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Executive Speech

OCTOBER 17, 2011


Good afternoon. I am delighted to be with you today.

I was a practicing attorney before joining Dominion. Friends might say that, in considering the jump to an electric utility, I took Dick the Butcher’s words from Shakespeare’s Henry VI very seriously. For those non-English majors out there, it was Dick who famously said, “The first thing we do, let’s kill all the lawyers.”

As you can see from my presence today, I survived my years of lawyering. I am alive and well, and have spent the past 16 years in various positions at Dominion. For some, that is a lifetime. When it comes to the utility business, I can tell you that I am still learning.

You cannot believe how many meetings I have attended at Dominion over the years where I heard myself saying – usually in response to an engineer’s presentation – “Oh, really?”

Despite what you may think, keeping the lights on and the gas flowing is not a simple thing. It manages to be both straight-forward – and very complicated.  There are a lot of moving parts – figuratively and literally.

The management of an energy company at the very least assumes the opportunity for rationality – assumes that we will find ways to reason through the facts – what we need, what it takes to get there.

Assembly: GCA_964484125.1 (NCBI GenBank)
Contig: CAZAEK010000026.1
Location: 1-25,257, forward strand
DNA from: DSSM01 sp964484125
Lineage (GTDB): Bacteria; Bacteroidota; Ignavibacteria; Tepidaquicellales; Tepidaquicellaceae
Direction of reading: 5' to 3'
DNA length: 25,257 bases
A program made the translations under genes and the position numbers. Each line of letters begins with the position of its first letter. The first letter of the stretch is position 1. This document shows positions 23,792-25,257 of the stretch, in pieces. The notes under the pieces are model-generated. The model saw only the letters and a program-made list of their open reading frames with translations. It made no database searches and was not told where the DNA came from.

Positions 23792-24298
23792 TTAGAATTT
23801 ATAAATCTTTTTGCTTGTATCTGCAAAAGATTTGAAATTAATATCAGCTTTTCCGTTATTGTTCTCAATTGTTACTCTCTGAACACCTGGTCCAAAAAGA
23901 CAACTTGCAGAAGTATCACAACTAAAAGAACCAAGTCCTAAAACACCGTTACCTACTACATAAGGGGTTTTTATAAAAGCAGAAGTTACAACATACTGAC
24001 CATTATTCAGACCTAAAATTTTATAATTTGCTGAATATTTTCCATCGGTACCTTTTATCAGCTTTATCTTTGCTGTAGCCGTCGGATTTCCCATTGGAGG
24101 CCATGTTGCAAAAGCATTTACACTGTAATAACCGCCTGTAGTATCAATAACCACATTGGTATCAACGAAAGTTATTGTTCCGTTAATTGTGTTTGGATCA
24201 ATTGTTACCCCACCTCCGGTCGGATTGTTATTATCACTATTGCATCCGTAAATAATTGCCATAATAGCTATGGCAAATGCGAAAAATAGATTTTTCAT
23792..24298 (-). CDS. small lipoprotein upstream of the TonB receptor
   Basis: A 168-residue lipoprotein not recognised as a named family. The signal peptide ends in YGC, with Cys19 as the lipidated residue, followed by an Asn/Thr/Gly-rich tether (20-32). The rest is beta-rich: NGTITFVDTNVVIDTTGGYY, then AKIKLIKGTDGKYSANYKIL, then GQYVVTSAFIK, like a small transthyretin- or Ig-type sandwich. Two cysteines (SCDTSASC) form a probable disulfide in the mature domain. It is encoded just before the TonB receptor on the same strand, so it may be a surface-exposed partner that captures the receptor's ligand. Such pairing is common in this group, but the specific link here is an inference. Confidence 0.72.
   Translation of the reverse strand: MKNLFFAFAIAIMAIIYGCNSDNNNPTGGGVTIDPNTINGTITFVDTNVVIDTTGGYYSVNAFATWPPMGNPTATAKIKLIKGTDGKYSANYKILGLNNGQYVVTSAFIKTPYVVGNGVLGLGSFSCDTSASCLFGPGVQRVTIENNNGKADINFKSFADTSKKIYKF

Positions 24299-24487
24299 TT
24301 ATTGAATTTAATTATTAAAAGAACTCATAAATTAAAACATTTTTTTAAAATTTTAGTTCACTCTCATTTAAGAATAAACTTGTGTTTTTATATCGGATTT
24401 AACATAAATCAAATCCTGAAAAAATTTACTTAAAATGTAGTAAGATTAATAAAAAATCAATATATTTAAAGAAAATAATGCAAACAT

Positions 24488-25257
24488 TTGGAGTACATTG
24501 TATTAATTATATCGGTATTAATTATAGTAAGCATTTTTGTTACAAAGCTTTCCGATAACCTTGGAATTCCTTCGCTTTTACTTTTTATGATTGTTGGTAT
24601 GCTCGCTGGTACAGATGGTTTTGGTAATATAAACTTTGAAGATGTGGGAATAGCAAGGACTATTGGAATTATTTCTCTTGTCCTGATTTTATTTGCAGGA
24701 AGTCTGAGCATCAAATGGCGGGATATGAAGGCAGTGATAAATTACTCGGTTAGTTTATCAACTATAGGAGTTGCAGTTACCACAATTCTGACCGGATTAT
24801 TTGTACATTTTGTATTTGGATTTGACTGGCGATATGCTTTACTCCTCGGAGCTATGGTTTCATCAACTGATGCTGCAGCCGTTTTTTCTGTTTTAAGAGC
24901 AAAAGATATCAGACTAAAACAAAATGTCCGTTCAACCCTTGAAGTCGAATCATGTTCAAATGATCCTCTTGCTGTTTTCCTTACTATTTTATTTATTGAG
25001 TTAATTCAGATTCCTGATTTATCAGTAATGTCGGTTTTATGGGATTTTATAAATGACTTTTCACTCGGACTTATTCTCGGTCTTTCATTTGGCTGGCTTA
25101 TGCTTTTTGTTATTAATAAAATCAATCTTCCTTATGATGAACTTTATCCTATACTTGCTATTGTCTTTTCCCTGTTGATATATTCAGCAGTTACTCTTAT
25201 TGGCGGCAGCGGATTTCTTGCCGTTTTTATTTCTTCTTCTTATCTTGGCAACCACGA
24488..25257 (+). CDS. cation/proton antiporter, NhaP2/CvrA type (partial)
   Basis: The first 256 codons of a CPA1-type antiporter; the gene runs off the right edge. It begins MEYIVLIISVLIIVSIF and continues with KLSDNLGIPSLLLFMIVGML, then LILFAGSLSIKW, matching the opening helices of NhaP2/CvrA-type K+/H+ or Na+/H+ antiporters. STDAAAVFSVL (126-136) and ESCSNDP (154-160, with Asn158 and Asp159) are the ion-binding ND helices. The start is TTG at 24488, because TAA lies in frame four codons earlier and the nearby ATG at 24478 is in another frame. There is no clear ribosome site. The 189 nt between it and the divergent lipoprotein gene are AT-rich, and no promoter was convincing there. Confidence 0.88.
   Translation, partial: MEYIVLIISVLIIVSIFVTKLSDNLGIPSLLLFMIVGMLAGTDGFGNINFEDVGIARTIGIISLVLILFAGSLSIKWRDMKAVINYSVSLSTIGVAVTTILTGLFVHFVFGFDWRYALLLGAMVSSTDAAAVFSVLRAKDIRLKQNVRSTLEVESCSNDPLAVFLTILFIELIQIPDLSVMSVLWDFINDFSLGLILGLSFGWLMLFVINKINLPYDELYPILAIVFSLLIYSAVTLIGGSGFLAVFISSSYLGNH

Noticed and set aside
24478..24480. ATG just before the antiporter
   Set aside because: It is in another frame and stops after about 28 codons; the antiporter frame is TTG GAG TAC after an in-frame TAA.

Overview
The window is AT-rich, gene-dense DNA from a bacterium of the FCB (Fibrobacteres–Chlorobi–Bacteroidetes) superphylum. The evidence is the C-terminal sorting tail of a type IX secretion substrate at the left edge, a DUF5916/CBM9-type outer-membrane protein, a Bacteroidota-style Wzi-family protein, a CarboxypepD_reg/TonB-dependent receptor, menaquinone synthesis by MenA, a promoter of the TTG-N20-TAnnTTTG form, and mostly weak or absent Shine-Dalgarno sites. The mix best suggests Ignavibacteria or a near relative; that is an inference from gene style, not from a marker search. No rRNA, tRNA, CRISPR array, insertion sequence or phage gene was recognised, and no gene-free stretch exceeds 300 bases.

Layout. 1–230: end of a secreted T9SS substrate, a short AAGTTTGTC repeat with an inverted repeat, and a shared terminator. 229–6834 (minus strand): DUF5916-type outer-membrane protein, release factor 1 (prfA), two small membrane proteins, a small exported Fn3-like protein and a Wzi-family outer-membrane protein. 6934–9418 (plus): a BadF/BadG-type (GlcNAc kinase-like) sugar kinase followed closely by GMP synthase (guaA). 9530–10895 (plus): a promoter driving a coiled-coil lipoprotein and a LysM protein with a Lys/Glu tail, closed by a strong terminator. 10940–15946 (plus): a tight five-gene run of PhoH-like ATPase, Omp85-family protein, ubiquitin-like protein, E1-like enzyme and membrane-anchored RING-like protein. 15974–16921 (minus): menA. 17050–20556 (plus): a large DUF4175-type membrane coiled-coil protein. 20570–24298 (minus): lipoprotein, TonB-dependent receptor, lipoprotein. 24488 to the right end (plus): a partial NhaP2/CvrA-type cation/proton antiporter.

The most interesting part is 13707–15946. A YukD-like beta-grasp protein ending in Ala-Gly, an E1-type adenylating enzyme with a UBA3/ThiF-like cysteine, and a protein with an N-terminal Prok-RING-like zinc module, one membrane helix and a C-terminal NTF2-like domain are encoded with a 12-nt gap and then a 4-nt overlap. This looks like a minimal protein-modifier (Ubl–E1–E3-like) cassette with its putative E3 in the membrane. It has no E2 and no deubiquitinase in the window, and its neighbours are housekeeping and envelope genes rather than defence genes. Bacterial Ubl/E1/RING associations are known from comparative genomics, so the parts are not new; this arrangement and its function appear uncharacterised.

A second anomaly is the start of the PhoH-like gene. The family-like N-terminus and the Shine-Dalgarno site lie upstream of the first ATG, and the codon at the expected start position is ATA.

Reason is our only hope for keeping the lights on.

Because of the power industry’s scale and reach, because of the stakes involved for the economy and our national resources, because of the enormous costs involved, the opportunity for reasoning through to a useful place involves something of a challenge.

Let’s begin by setting out what it takes to keep the lights on in Virginia – and the rest of the country, for that matter.  But first a little background.

Dominion probably is very familiar to most of you – the electric utility company for most of the Commonwealth of Virginia and northeastern North Carolina.  We serve just about 2.5 million customers at that company.  We have been in the electric delivery business in Virginia for more than a century. But our corporate antecedents actually reach back to Colonial times. 

Virginia’s commercial enterprise and the development of electric power – including its reliability, safety and sufficiency – are closely tied together.